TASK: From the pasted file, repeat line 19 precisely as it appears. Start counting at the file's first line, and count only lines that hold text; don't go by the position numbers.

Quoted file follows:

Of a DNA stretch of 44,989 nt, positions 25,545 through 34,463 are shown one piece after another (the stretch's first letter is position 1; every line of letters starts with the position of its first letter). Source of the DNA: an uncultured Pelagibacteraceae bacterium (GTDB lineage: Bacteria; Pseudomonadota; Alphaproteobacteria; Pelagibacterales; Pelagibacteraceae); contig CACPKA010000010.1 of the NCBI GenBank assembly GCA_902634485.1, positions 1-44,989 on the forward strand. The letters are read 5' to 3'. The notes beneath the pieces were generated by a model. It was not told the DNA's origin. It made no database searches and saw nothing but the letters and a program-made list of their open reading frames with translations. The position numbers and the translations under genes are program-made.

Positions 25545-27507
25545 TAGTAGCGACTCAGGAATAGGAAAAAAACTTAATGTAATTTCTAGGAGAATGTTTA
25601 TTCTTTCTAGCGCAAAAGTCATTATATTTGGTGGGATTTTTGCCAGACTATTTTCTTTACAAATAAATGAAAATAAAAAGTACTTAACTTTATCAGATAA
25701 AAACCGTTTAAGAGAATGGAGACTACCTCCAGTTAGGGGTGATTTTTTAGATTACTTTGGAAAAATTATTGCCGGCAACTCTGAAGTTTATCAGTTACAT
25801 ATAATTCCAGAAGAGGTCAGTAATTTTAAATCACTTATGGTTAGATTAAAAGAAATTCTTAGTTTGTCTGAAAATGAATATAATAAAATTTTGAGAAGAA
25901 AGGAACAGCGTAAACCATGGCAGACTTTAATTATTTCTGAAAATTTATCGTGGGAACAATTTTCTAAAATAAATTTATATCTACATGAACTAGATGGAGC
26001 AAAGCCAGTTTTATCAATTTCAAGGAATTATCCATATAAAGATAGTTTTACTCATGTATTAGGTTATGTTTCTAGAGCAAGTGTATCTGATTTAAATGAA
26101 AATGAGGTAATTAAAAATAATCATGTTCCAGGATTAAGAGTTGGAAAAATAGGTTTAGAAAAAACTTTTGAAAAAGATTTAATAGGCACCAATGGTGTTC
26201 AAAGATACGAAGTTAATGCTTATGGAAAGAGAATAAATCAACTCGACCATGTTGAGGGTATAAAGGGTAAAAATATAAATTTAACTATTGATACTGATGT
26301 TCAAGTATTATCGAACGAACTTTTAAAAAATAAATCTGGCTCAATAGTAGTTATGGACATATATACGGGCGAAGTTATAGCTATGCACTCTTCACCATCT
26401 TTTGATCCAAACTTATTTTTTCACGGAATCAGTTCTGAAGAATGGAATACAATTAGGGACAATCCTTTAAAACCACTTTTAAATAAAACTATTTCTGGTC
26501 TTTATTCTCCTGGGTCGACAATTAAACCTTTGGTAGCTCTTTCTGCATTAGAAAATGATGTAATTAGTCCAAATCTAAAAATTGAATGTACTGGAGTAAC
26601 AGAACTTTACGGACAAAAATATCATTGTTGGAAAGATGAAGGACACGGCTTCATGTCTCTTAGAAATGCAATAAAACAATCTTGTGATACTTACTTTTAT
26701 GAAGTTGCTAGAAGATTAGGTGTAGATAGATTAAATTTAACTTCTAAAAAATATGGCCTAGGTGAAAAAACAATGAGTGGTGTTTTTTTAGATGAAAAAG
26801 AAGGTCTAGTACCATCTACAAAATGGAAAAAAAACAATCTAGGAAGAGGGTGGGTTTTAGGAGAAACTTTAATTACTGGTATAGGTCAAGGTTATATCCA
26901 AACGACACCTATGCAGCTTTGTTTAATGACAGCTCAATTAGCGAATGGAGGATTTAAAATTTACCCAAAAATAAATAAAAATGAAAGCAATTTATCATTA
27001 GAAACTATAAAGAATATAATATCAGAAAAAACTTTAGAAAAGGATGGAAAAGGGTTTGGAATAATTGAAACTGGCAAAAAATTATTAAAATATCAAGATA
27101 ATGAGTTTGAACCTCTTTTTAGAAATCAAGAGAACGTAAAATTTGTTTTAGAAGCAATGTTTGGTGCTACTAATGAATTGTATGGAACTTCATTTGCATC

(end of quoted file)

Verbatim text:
27101 ATGAGTTTGAACCTCTTTTTAGAAATCAAGAGAACGTAAAATTTGTTTTAGAAGCAATGTTTGGTGCTACTAATGAATTGTATGGAACTTCATTTGCATC